Endoplasmic reticulum: a primary target in various acute disorders and degenerative diseases of the brain.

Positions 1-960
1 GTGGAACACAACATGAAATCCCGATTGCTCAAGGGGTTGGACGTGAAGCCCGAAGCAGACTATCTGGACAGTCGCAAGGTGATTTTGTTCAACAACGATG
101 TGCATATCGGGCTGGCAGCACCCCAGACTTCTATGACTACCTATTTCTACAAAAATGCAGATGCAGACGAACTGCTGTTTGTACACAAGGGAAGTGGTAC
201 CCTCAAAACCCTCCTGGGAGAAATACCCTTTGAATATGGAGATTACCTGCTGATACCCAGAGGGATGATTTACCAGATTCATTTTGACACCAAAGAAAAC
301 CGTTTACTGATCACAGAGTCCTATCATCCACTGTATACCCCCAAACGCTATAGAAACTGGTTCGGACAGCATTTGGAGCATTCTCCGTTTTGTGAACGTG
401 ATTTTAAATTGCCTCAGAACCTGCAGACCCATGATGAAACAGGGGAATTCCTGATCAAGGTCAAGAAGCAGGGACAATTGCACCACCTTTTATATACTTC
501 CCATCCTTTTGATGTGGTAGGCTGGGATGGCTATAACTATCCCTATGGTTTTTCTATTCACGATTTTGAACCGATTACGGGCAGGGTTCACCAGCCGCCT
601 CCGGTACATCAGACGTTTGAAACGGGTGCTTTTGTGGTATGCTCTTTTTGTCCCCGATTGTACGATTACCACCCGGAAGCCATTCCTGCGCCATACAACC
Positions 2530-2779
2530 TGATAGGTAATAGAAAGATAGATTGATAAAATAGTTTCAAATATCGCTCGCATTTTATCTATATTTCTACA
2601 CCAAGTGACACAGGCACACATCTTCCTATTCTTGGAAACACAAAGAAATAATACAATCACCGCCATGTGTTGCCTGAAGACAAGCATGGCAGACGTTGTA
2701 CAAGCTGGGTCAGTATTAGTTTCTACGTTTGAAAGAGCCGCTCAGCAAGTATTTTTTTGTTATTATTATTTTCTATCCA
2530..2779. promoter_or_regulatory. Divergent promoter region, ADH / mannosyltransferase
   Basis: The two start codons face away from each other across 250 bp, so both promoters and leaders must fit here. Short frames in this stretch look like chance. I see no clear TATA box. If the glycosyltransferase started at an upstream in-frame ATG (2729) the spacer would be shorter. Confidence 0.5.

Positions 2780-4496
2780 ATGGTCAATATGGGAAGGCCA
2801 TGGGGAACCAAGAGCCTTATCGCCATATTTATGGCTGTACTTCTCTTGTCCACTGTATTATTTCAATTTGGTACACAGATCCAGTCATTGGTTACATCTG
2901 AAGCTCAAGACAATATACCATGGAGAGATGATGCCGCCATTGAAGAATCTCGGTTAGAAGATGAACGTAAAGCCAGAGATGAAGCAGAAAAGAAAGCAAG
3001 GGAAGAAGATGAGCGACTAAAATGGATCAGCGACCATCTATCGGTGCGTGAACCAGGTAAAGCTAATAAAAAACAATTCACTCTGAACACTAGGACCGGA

Changes in neuronal calcium activity in the various subcellular compartments have divergent effects on affected cells. In the cytoplasm and mitochondria, where calcium activity is normally low, a prolonged excessive rise in free calcium levels is believed to be toxic, in the endoplasmic reticulum (ER), in contrast, calcium activity is relatively high and severe stress is caused by a depletion of ER calcium stores. Besides its role in cellular calcium signaling, the ER is the site where membrane and secretory proteins are folded and processed. These calcium-dependent processes are fundamental to normal cell functioning. Under conditions of ER dysfunction unfolded proteins accumulate in the ER lumen, a signal responsible for activation of the unfolded protein response (UPR) and the ER-associated degradation (ERAD). UPR is characterized by activation of two ER-resident kinases, PKR-like ER kinase (PERK) and IRE1. PERK induces phosphorylation of the eukaryotic initiation factor (eIF2alpha), resulting in a shut-down of translation at the initiation step. This stress response is needed to block new synthesis of proteins that cannot be correctly folded, and thus to protect cells from the effect of unfolded proteins which tend to form toxic aggregates. IRE1, on the other hand, is turned after activation into an endonuclease that cuts out a sequence of 26 bases from the coding region of xbp1 mRNA. Processed xbp1 mRNA is translated into the respective protein, an active transcription factor specific for ER stress genes such as grp78. In acute disorders and degenerative diseases, the ER calcium pool is a primary target of toxic metabolites or intermediates, such as oxygen free radicals, produced during the pathological process. Affected neurons need to activate the entire UPR to cope with the severe form of stress induced by ER dysfunction. This stress response is however hindered under conditions where protein synthesis is suppressed to such an extent that processed xbp1 mRNA is not translated into the processed XBP1 protein (XBP1(proc)). Furthermore, activation of ERAD is important for the degradation of unfolded proteins through the ubiquitin/proteasomal pathway, which is impaired in acute disorders and degenerative diseases, resulting in further ER stress. ER functioning is thus impaired in two different ways: first by the direct action of toxic intermediates, produced in the course of the pathological process, hindering vital ER reactions, and second by the inability of cells to fully activate UPR and ERAD, leaving them unable to withstand the severe form of stress induced by ER dysfunction.
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